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I'm developing an iOS application using Core Data. I want to have the persistent store located in a shared location, such as a network drive, so that multiple users can work on the data (at different times i.e. concurrency is not part of the question).

But I also want to offer the ability to work on the data "offline", i.e. by keeping a local persistent store on the iPad. So far, I read that I could do this to some degree by using the persistent store coordinator's migration function, but this seems to imply the old store is then invalidated. Furthermore, I don't necessarily want to move the complete store "offline", but just a part of it: going with the simple "company department" example that Apple offers, I want users to be able to check out one department, along with all the employees associated with that department (and all the attributes associated with each employee). Then, the users can work on the department data locally on their iPad and, some time later, synchronize those changes back to the server's persistent store.

So, what I need is to copy a core data object from one store to another, along with all objects referenced through relationships. And this copy process needs to also ensure that if an object already exists in the target persistent store, that it's overwritten rather than a new object added to the store (I am already giving each object a UID for another reason, so I might be able to re-use the UID).

From all I've seen so far, it looks like there is no simple way to synchronize or copy Core Data persistent stores, is that a fair assessment?

So would I really need to write a piece of code that does the following:

  • retrieve object "A" through a MOC
  • retrieve all objects, across all entities, that have a relationship to object "A"
  • instantiate a new MOC for the target persistent store
  • for each object retrieved, check the target store if the object exists
  • if the object exists, overwrite it with the attributes from the object retrieved in steps 1 & 2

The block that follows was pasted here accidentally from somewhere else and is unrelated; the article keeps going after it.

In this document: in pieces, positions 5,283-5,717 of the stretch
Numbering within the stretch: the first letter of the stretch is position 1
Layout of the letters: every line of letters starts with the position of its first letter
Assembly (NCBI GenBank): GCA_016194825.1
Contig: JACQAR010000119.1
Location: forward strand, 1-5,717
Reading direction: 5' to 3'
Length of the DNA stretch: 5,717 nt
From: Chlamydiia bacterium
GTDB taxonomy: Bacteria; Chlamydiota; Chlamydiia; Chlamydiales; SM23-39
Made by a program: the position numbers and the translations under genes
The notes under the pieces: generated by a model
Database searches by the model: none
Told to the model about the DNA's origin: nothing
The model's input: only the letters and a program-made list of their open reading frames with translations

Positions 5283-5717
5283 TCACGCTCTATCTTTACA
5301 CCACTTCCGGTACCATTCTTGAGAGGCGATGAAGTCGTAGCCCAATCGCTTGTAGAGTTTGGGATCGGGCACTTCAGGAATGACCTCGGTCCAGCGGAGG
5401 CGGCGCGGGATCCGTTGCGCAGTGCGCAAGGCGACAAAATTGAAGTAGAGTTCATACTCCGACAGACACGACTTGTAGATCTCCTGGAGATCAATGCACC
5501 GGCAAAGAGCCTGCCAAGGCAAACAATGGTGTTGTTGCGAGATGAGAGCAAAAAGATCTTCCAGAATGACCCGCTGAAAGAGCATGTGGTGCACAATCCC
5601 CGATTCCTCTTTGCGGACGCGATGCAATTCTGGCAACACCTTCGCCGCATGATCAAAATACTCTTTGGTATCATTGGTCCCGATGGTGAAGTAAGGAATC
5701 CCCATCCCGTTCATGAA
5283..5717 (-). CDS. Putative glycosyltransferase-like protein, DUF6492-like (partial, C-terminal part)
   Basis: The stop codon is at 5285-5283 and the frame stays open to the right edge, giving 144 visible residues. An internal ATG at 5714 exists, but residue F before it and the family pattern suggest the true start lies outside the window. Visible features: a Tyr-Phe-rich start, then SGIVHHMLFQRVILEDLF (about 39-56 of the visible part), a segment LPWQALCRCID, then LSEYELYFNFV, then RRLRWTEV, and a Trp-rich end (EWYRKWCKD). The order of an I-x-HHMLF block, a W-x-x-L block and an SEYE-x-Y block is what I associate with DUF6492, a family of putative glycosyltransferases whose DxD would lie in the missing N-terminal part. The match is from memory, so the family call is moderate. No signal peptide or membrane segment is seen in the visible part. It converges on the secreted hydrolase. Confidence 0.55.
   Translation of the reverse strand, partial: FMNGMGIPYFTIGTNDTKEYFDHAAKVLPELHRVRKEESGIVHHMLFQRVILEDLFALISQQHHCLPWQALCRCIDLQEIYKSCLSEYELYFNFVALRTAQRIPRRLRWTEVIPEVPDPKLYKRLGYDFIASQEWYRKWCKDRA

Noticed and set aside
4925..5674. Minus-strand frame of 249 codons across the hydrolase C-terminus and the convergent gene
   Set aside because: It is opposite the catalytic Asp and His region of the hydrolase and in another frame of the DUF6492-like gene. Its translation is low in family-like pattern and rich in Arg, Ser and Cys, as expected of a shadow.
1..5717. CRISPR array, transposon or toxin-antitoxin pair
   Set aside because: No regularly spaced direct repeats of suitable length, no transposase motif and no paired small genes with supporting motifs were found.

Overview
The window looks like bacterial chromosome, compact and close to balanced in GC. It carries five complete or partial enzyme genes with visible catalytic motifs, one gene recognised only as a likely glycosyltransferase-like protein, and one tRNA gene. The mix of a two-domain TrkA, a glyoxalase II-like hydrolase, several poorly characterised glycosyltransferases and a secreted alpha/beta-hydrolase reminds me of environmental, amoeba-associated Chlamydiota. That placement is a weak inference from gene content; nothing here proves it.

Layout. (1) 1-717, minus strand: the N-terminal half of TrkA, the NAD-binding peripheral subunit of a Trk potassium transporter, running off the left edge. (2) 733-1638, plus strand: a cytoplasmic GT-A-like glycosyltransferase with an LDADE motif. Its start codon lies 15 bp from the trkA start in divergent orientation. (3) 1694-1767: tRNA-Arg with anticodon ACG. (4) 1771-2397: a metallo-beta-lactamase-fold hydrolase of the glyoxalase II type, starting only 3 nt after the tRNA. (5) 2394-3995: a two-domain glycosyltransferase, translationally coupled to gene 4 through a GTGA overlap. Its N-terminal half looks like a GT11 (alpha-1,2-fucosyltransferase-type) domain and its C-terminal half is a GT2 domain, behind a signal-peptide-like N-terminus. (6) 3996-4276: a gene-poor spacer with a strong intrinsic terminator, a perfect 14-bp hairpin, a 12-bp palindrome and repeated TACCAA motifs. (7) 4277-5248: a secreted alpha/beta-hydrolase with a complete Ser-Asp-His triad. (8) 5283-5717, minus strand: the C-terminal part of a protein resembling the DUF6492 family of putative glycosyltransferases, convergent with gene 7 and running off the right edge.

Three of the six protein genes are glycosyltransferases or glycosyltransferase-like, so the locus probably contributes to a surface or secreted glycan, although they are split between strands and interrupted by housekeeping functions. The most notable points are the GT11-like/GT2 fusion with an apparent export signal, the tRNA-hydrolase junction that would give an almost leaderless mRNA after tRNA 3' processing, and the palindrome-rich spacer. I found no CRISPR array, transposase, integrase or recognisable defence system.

• if the object doesn't exist, create it and set all attributes as per object retrieved in steps 1 & 2

While it's not the most complicated thing in the world to do, I would've still thought that this requirement for "online / offline editing" is common enough for some standard functionality be available for synchronizing parts of persistent stores?

Your point of views greatly appreciated, thanks, da_h-man

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That is, in fact, the most complicated thing in the world to do. – Rob Reuss Sep 4 '12 at 7:08
up vote 0 down vote accepted

I was just half-kidding with the comment above. You really are describing a pretty hard problem - it's very difficult to nail this sort of synchronization, and there's seldom, in any development environment, going to be a turn-key solution that will "just work". I think your pseudo-code description above is a pretty accurate description of what you'll need to do. Although some of the work of traversing the relationships and checking for existing objects can be generalized, you're talking about some potentially complicated exception handling situations - for example, if updating an object, and only 1 out 5 related objects is somehow out of date, do you throw away the update or apply part of it? You say "concurrency" is not a part of the question, but if multiple users can "check out" objects at the same time, unless you plan to have a locking mechanism on those, you would start having conflicts when trying to make updates.

Something to check into are the new features in Core Data for leveraging iCloud - I doubt that's going to help with your problem, but it's generally related.

Since you want to be out on the network with your data, another thing to consider is whether Core Data is the right fit to your problem in general. Since Core Data is very much a technology designed to support the UI and MVC pattern in general, if your data needs are not especially bound to the UI, you might consider another type of DB solution.

If you are in fact leveraging Core Data in significant ways beyond just modeling, in terms of driving your UI, and you want to stick with it, I think you are correct in your analysis: you're going to have to roll your own solution. I think it will be a non-trivial thing to build and test.